And yet I know not why.'

I heard two women weeping

As down the hill they came,

And one was like a broken rose,

And one was like a flame.

One said, 'Men shall rue

This deed their hands have done.'

And one said only through her tears,

'My son! my son! my son!'

I heard two angels singing

Ere yet the dawn was bright,

And they were clad in shining robes,

Robes and crowns of light.

And one sang, 'Death is vanquished,'

And one in golden voice

Sang, 'Love hath conquered, conquered all,

O heaven and earth rejoice!'"

The Resurrection is the final proof that love is stronger than hate.

(iv) The Resurrection proves that life is stronger than death. If Jesus had died never to rise again, it would have proved that death could take the loveliest and best life that ever lived and finally break it. During the second world war a certain city church in London was all set out for harvest thanksgiving. In the centre of the gifts was a sheaf of corn. The service was never held, for, on the Saturday night, a savage air raid laid the church in ruins. The months passed and the spring came, and someone noticed that, on the bomb site where the church had stood, there were shoots of green. The summer came and the shoots flourished and in the autumn there was a flourishing patch of corn growing amidst the rubble. Not even the bombs and the destruction could kill the life of the corn and its seeds. The Resurrection is the final proof that life is stronger than death.

Paul insisted that if the Resurrection of Jesus was not a fact the whole Christian message was based on a lie, that many thousands had died trusting in a delusion, that without it the greatest values in life have no guarantee. "Take away the Resurrection," he said, "and you destroy both the foundation and the fabric of the Christian faith."

The First-fruits Of Those That Sleep (1 Corinthians 15:20-28)

15:20-28 Now then Christ has been raised from among the dead, the first-fruits of those who sleep. For, since it was through one man that death came, it was also through one man that the resurrection of the dead came. For just as in Adam all die, so also in Christ all will be made alive. Each comes in his own rank. Christ is the first-fruits, and then those who belong to Christ will be raised when he comes. After that comes the final end, when he will hand over the Kingdom to God, his father, when he has reduced to helplessness every other rule, and every other authority and power. For he must reign until he puts all his enemies under his feet. Death will be the last enemy to be reduced to helplessness. For God has subjected all things to him. (When we say that all things have been subjected to him, that of course does not include him who subjected them to him). But when all things have been subjected to him, then the Son himself will be subjected to him who subjected all things to him, so that God may be all in all.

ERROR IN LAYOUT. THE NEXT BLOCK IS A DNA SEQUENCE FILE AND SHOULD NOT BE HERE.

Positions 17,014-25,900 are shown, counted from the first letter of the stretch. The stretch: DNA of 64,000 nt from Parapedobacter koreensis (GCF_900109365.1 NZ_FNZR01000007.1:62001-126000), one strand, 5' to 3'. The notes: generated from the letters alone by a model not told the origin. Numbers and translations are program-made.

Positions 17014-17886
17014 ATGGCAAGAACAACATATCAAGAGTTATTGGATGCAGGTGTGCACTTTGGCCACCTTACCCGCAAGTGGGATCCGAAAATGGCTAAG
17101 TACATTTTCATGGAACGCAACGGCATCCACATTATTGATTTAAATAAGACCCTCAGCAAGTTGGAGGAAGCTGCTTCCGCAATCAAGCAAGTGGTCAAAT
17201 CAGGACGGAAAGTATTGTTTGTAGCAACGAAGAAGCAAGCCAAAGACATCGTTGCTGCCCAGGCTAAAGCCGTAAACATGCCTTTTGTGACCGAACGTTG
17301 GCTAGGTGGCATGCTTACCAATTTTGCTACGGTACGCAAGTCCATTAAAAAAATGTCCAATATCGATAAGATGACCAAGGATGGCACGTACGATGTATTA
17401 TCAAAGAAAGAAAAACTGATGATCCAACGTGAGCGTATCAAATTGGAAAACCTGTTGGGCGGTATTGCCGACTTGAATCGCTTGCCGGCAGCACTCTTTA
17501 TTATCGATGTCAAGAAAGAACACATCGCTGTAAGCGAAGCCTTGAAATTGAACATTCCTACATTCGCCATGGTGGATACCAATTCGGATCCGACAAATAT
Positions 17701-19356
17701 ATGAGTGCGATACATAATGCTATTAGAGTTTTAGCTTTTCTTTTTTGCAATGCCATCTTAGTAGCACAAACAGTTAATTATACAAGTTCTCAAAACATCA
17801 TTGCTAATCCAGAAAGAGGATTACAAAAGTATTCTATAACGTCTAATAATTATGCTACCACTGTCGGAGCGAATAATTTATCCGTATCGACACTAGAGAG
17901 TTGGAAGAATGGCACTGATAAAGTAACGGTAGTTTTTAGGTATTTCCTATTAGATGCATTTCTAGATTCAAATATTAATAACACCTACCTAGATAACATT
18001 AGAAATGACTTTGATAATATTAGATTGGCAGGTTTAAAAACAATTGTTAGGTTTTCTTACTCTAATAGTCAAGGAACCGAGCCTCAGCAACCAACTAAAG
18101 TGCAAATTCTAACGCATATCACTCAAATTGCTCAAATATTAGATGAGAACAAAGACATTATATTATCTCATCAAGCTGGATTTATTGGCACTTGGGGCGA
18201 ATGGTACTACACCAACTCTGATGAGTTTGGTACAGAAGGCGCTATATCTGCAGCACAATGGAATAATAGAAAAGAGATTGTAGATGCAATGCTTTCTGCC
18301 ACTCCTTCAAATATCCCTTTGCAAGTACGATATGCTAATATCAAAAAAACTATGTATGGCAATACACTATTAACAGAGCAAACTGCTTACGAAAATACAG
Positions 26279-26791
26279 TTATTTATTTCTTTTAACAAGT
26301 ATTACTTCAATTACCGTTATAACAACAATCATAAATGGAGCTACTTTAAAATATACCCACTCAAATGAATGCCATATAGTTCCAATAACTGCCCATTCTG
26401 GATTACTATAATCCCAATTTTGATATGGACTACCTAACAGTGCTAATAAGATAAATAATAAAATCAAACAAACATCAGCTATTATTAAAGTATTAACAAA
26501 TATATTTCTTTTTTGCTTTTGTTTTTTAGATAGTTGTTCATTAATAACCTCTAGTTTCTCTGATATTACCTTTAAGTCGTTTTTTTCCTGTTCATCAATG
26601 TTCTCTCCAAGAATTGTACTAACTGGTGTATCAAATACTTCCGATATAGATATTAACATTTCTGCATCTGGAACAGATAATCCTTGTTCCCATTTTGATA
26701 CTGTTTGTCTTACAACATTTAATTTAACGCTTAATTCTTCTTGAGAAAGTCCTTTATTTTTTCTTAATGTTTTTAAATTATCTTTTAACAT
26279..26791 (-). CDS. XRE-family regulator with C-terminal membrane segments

This again is a very difficult passage because it deals with ideas which are strange to us.

It speaks of Christ as "the first-fruits of them that sleep." Paul is thinking in terms of a picture which every Jew would recognize. The Feast of the Passover had more than one significance. It commemorated the deliverance of the children of Israel from Egypt. But it was also a great harvest festival. It fell just at the time when the barley harvest was due to be ingathered. The law laid it down, "You shall bring the sheaf of the first-fruits of your harvest to the priest; and he shall wave the sheaf before the Lord, that you may find acceptance; on the morrow after the Sabbath the priest shall wave it." (Leviticus 23:10-11). Some sheaves of barley must be reaped from a common field. They must not be taken from a garden or an orchard or from specially prepared soil. They must come from a typical field. When the barley was cut, it was brought to the Temple. There it was threshed with soft canes so as not to bruise it. It was then parched over the fire in a perforated pan so that every grain was touched by the fire. It was then exposed to the wind so that the chaff was blown away. It was then ground in a barley mill and its flour was offered to God. That was the first-fruits.

It is significant to note that not until after that was done could the new barley be bought and sold in the shops and bread be made from the new flour. The first-fruits were a sign of the harvest to come; and the Resurrection of Jesus was a sign of the resurrection of all believers which was to come. Just as the new barley could not be used until the first-fruits had been duly offered, so the new harvest of life could not come until Jesus had been raised from the dead.

Paul goes on to use another Jewish idea. According to the old story in Genesis 3:1-19 it was through Adam's sin that death came into the world as its direct consequence and penalty. The Jews believed that all men literally sinned in Adam; we see that his sin might transmit to his descendants the tendency to sin. As Aeschylus said, "The impious deed leaves after it a larger progeny, all in the likeness of the parent stock." As George Eliot wrote, "Our deeds are like children that are born to us, they live and act apart from our will; nay, children may be strangled, but deeds never. They have an indestructible life both in and out of our consciousness."